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Go to: News articles after Mar. 1, 1999

More About The New "Hypercomputer"
New computer technology: fulfillment of prophecy?
Feb. 14, 1999 - The HAL-4rW1 computer announced by Star Gate Systems (see the article below this one) uses a new reconfigurable chip called a field programmable gate array (FPGA) which can be reconfigured up to 1000 times per second, depending on the needs of the application, to act like the very-fast application specific integrated circuits (ASIC's) now used in special cards. The result is a tremendous increase in speed at a lower cost. Source: Weekend News Today (Story no longer online)
See Star Bridge Systems

The Super-Duper Hypercomputer
Feb. 11, 1999 - From an comparatively unknown company in Utah, a new computer has been announced which is only about the size of a PC, but, because of its different architecture, will be able to operate at 12.84 trillion calculations per second (60,000 times the speed of a 350 MHz PC). The new "hypercomputer" from Star Bridge systems has been named HAL, and it remains to be seen whether it will be as powerful as advertised. It is scheduled to be operable later this year. Not many PC users will rush to buy one -- the price tag is $26 million. Source: Wired News (Story no longer online)

Why the Popularity Engine Is a Natural Born Killer
Jan. 25, 1999 -ZD Net's anchor writer, Jesse Berst, explains Direct Hit's Popularity Engine: "It records which sites are visited most often after people enter a search term. You get a shortcut to the best of the best, as recommended by millions of users."

PROPHECY CENTRAL Rates High on Search Engines!
Try Direct Hit - Enter "prophecy" in the search field. Surprised?

Another type of search engine, based on reviews: Encyclopedia Brittanica's E-Blast - Enter "prophecy" in the search field.
While you're at it, try Yahoo for a conventional search - Enter "prophecy" in the search field.
Also: Infoseek, HotBot

Holograms To Store Terabyte
Jan. 21, 1999 - With the development of a new Photo Activated Polymer, it may be possible to place a terabyte of data, as much as 1600 compact discs now hold, on a single disc. The three-dimensional, holographic method will also allow very fast access time - one gigabit per second - 100 times faster than a DVD drive! Source: BBC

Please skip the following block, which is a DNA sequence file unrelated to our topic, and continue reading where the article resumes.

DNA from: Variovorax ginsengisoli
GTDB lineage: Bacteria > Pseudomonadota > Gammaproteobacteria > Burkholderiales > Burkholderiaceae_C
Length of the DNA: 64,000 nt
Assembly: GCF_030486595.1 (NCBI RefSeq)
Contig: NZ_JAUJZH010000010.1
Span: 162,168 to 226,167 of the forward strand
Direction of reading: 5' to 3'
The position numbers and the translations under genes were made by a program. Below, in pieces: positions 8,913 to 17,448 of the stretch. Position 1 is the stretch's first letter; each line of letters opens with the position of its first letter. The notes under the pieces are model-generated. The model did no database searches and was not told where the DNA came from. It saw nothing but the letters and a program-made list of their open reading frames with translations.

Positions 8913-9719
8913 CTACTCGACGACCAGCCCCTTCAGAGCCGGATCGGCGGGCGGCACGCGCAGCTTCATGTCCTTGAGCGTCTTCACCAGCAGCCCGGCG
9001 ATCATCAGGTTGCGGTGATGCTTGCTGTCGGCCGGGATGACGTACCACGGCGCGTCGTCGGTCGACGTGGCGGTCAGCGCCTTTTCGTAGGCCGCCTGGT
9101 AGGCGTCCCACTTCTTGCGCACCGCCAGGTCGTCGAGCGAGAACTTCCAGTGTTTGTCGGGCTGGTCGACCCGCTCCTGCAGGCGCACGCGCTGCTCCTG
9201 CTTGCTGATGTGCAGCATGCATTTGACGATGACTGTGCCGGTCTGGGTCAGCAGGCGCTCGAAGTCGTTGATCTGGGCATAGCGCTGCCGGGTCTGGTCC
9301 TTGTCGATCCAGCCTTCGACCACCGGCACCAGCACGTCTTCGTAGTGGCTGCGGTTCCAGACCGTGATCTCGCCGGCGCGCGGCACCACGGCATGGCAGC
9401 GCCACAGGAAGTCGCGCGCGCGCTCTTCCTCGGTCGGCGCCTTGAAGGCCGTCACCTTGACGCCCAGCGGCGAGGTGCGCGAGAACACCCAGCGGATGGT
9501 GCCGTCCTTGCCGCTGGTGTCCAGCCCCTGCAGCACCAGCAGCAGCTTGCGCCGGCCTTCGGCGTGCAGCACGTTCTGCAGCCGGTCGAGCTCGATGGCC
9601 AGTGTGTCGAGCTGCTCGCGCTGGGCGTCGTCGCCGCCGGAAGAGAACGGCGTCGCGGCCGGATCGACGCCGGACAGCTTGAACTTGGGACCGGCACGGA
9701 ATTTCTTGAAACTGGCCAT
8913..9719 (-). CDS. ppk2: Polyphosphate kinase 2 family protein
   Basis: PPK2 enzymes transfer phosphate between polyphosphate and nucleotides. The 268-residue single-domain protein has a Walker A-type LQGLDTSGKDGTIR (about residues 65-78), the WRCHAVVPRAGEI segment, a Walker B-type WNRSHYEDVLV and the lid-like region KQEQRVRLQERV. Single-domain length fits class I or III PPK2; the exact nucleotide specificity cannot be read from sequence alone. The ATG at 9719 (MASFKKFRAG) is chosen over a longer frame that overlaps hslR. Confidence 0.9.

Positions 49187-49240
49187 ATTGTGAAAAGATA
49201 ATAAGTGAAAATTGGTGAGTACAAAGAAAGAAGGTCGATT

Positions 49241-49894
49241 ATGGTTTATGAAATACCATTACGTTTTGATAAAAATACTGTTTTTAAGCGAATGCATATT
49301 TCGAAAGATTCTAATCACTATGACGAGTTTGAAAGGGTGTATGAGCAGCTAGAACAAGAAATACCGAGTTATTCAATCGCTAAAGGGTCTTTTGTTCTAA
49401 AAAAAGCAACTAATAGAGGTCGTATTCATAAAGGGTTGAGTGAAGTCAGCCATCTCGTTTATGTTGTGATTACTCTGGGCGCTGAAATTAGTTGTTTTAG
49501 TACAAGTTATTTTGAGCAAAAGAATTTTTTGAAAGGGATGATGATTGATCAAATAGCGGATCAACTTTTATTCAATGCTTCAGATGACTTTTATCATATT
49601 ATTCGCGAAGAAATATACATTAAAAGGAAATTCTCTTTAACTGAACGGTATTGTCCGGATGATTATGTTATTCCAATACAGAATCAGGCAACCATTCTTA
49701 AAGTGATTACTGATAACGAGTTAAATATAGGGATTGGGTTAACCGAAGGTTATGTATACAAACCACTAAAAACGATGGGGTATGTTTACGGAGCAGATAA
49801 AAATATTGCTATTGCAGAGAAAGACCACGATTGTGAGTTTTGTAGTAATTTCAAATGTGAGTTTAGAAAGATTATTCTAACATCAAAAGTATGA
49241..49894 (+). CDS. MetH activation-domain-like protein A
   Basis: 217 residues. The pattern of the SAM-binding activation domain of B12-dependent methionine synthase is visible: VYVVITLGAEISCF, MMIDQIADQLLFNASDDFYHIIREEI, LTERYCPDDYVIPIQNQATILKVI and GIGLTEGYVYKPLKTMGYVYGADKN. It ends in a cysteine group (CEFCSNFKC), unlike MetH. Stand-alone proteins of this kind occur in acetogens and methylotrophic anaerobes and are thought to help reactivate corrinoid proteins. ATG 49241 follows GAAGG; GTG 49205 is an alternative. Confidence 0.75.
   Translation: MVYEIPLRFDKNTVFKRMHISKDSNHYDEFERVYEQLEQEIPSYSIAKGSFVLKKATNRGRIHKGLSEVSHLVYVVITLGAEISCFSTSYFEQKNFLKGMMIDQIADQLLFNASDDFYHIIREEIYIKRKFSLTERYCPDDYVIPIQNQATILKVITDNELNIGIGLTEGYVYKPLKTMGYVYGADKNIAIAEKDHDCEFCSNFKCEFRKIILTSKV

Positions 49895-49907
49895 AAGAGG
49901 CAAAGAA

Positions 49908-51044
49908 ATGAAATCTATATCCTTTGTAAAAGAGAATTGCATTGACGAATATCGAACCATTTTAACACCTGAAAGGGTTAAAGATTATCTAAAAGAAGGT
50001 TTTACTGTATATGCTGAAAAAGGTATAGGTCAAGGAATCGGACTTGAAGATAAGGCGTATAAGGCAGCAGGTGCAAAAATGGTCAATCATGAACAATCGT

Innovation keeps the Internet growing, changing
Jan. 8 and 11, 1999 - This is a two-part story from Religion News today which explores the growth of Christian sites on the Internet and the phenomenon of evangelism via the web.
(Story no longer online)

Top Stories Of The Year: 1998
Dec. 21, 1998 - Internet Week lists the top Technology stories of the year:
1. AOL-Netscape Caps Year Of Mega-Mergers
2. A Dose Of Reality To Back Up The Java Hype
3. Linux: The Next Threat To Microsoft
4. Microsoft And The DOJ Go Toe To Toe
Plus more...
(Story no longer online)

PC of future mimics network computer
Nov. 25, 1998 - Faster internet connection speeds are the most important consideration to many users, so the next generation of PCs are providing built-in capabilities to provide a variety of ways to increase internet speeds. The iMac ("i" for Internet) was first in this race, but at the recent Comdex Convention, other PC manufacturers are offering similar features. (Source: C/net News)

Related story from Comdex, Nov. 16, 1998: Compaq launches Net-connection assault.
Compaq's new Presario computer is an extention of the Internet, offering options for connection speeds many times that of a standard dial-up modem.


AOL Gobbles Up Netscape
Nov. 24, 1998 - This ZDNet article asks, "Will the Pending Deal Bite Consumers, Too?"
(Story no longer online)

Building A Fiber Optic Lifeline
Oct. 30, 1998 - Project Oxygen Breathes Web Life Into Third World
Neil Tagare, president of the CTR Group, wants to provide a high speed fiber optic internet system to connect every continent except Antartica, to "bring underdeveloped countries into the global marketplace. "
Stretching more than 104,160 miles, the network will link 78 countries at 99 landing points. Its cables will be capable of carrying more than 25 million phone calls or 10,000 streaming video channels simultaneously.
Tagare, who was educated in Mumbai, India, says that Project Oxygen will have as much impact on the Internet as the creation of the Internet itself. The project, scheduled for completion in 2003, will cost $10 billion.
Source: ABC News (Story no longer online)

Gore to unveil world's fastest computer
Oct. 28, 1998 - The Energy Department now owns the fastest computer in the world, an IBM supercomputer, which is being called ''Pacific Blue,'' and has the capability of performing 3.9 trillion operations per second. It will,
...enable scientists to maintain the reliability of atomic weapons stockpiles without having to conduct nuclear tests, the officials said, speaking on condition of anonymity.

The new computer runs 15,000 times faster and has 80,000 times more memory than the average desktop personal computer...
Source: USA Today (Story no longer online)

IBM's "Wearable" PC
Sept, 1998 - IBM unveiled a prototype of a small but powerful computer which can be clipped onto the user. It is about the size of a portable CD player, has all the power of a laptop, weighs 11 ounces, and has a one-inch 340MB hard disk drive, a Intel 233Mhz MMX processor, and 64MB of RAM.
(Story no longer online)

Computer Professor Has Silicon Chip Implant